We provide accurate information about the legality of certain routes and about rules, regulations and enforcement procedures that vary from state to state.

There is a lot of information out there about the DOT, but it’s not easy for drivers to find it. We operate a Web site that answers the questions truckers are asking about truck scales, weigh stations, and DOT rules and regulations.

The Rand McNally Motor Carriers’ Road Atlas is by far the most widely used map among truckers. But weigh station locations are often incorrect, missing or unclear on the atlas. We document the location of the actual weigh stations, including the exit before, exit after and exact mile marker. This is all public information. We just gather it.

Maps and mapping software also lack other information truckers want. A trucker can use mapping software to attempt to go around weigh stations and encounter unexpected low bridges, weight limits, truck restrictions, and roadways that are unsafe for trucks to travel. We warn truckers that if they are thinking about taking a certain route, they’d better think twice.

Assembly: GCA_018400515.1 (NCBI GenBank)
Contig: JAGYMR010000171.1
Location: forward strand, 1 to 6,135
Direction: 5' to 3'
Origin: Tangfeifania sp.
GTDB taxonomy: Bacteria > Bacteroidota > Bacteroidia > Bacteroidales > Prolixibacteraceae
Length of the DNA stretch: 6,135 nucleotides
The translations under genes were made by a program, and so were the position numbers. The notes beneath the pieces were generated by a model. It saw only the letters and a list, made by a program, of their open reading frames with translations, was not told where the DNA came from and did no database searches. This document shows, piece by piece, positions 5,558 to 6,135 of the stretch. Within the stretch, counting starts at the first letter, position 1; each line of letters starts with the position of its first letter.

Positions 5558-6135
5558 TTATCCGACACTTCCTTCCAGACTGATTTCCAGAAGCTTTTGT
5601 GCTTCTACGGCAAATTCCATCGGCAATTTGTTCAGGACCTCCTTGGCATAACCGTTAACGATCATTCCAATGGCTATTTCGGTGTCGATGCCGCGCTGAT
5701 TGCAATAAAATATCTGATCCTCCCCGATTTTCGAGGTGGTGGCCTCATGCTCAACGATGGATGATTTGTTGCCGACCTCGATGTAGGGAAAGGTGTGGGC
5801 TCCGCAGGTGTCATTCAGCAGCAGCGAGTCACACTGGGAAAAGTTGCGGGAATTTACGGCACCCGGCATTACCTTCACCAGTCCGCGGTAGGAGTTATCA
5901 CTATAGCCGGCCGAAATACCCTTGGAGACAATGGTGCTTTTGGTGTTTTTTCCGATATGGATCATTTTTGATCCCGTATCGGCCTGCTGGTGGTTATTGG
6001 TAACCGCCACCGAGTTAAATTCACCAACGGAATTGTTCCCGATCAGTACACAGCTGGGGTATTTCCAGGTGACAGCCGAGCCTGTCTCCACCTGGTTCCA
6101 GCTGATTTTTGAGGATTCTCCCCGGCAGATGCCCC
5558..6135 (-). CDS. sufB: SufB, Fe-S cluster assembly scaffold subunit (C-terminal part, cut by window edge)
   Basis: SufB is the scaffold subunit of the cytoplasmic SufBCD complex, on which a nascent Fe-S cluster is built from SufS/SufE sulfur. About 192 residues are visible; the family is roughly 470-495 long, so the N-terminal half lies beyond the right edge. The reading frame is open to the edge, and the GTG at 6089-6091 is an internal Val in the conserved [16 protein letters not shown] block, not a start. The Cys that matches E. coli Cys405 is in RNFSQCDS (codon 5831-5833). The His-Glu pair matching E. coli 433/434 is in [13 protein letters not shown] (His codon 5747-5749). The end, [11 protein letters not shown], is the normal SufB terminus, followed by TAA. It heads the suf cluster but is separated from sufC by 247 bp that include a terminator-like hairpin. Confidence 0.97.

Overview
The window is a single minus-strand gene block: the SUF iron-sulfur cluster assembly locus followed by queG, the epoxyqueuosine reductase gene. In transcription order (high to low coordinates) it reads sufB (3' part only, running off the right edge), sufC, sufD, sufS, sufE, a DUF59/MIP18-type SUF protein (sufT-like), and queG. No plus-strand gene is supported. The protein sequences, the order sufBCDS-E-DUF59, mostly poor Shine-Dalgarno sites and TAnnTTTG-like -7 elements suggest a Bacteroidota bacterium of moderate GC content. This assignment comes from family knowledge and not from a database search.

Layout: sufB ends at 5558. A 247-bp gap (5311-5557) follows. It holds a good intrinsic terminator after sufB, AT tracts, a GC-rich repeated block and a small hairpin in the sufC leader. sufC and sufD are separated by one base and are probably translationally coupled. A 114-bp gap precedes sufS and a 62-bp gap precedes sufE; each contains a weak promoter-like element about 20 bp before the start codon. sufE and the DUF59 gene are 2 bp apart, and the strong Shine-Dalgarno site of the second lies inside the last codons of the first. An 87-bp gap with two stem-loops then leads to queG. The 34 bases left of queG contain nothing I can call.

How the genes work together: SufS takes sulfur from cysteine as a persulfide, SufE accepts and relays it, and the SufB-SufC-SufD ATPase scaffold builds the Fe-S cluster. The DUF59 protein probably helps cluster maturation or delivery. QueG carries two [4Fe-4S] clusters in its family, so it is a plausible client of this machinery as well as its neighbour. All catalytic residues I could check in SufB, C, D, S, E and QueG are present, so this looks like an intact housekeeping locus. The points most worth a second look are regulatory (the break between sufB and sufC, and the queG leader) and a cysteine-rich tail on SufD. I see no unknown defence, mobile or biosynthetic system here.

In other cases, we provide acceptable and legal routes to take.

This is particularly concerning to those of us in Austin and Central Texas. Being as close to border as we are, Interstate 35 is a major trucking and NAFTA corridor. One example of the problem with aggressive truck driving can be seen in this YouTube video called I35 Truck Races.

Related posts:

    • 18 Wheeled Dangers
    • Sweatshop on Wheels
    • Truckers Admitting Rules Violations
    • New Threat to Austin – More Trucking Accidents

You may find a little more information on our Austin Trucking Accident Lawyer page.